The sixth grade class at South Nodaway created a school-wide food pantry in time to send home food to families for Easter.
Every year, South Nodaway Counselor Nick Wray helps the sixth grade class come up with a service project for the year. In the past, the class has volunteered with the New Nodaway Humane Society, sent care packages to soldiers and purchased water filtration systems for countries in Africa.
This year, the class noticed there was a need in their school for food. The students were aware that other students in the school and their families did not have enough food to eat or gas to drive to the grocery store and they were hungry.
“We were told some people in our community did not have enough money to buy food so we wanted to help out,” sixth grader Jessica Davis said.
They hosted a food drive within the school and collected more than 650 cans of food in one week. The students and administration worked to get the food distributed before spring break.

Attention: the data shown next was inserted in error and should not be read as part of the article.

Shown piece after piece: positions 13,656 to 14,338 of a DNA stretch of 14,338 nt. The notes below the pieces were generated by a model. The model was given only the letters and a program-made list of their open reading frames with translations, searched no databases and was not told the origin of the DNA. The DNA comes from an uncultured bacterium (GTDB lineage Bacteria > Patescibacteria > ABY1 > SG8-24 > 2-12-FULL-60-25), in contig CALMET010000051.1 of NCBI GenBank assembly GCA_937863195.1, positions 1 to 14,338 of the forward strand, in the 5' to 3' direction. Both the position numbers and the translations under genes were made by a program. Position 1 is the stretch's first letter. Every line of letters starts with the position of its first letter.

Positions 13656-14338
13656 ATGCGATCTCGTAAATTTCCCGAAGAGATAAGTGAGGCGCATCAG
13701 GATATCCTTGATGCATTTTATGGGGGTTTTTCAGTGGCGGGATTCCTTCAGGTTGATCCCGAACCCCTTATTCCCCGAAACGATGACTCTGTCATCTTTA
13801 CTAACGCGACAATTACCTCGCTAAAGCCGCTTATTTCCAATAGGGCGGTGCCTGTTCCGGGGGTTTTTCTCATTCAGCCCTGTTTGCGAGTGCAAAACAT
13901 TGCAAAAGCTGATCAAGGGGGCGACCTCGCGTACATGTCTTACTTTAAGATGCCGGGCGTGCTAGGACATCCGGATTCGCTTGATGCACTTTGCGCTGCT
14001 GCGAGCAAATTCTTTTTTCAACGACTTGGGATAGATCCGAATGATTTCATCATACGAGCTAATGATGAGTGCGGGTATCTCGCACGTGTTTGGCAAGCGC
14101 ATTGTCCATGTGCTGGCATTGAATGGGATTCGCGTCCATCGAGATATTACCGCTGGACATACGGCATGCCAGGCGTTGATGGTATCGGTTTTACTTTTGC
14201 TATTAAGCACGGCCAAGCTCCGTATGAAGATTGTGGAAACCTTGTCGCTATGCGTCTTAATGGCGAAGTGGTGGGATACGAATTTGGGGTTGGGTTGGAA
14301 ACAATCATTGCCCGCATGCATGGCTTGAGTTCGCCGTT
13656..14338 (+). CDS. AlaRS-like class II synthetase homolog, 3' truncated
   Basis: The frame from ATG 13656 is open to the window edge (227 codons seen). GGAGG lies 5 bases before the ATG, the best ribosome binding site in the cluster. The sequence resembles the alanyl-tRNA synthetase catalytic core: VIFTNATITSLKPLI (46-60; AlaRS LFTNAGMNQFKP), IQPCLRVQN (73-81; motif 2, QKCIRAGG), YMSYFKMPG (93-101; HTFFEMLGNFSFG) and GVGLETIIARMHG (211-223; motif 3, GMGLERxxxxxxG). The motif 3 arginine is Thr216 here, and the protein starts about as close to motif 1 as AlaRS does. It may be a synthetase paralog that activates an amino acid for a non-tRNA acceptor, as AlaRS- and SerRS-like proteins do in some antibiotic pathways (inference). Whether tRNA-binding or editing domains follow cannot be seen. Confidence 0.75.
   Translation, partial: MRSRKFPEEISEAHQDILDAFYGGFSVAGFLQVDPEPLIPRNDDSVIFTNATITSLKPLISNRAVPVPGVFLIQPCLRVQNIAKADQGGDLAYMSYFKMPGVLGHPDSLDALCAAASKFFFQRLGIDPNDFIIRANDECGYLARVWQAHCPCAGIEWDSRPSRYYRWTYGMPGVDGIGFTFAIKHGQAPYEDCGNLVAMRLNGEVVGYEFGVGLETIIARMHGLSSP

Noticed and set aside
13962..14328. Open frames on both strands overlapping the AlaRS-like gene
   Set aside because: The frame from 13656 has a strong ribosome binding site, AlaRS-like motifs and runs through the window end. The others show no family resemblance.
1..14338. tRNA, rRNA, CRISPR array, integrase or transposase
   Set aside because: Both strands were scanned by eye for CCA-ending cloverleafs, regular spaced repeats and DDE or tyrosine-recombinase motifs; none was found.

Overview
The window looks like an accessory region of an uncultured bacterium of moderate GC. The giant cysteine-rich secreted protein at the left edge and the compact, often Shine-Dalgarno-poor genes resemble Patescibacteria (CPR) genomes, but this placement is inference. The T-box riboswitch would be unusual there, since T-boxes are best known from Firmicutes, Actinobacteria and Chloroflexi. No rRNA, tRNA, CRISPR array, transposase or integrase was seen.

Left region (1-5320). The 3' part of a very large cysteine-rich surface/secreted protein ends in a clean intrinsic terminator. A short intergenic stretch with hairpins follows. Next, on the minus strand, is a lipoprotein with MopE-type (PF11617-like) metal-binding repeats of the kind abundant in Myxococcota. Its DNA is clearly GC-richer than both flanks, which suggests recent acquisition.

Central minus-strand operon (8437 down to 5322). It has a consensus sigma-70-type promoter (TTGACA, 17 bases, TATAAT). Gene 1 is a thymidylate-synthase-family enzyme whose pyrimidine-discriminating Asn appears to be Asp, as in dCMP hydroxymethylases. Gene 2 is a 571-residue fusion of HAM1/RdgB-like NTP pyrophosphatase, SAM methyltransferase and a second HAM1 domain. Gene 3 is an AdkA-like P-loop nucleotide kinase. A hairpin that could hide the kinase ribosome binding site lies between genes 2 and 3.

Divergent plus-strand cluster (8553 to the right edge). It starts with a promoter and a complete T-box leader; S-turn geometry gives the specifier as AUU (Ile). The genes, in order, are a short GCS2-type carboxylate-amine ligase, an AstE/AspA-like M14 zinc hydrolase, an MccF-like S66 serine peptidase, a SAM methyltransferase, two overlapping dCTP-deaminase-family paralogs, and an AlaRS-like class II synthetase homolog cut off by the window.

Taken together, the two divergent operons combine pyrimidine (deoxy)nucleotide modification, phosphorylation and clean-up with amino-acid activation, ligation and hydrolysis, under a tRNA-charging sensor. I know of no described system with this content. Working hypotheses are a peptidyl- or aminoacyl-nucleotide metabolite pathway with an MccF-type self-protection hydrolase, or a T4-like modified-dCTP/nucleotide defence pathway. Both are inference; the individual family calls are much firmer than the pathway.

“This community just makes you want to give back. The kids feel that. Since (principal) Mrs. Bauman came, it has always been the ‘Longhorn way.’ We take care of each other in the school and in the community,” Wray stated.
Administrators plan to keep the food pantry going next year and are making plans to expand the space. Staff also plans to open the food pantry during the summer months. They hope to create a website submission form so families may register for the service online. Families can also register in person at the school. Family privacy will be protected.
“I’m so proud of them. Here we have the Longhorn way – be respectful, be responsible. We take it seriously. We are a family and we take care of each other; it’s our culture,” South Nodaway Principal Darbi Bauman stated.
Students will be hosting several food drives throughout the next school year as well as accepting donations from the community.
According to the Missouri Community Action Network, Missouri is the twelfth most food insecure state in the United States.
In Nodaway County, 31 percent of the population qualifies for food stamp programs, 53 percent of children under the age of five qualify for the WIC program and 82.5 percent of the county qualifies and participates in the national school lunch program, all of which are higher percentages than the state averages.
Overall, 24.5 percent of children under the age of 18 in Nodaway County live below the poverty line which is above the state average of 21 percent.
“I was so proud when our sixth graders decided there was a need in our community. They watch out for each other and they do it respectfully and are so considerate,” Bauman said.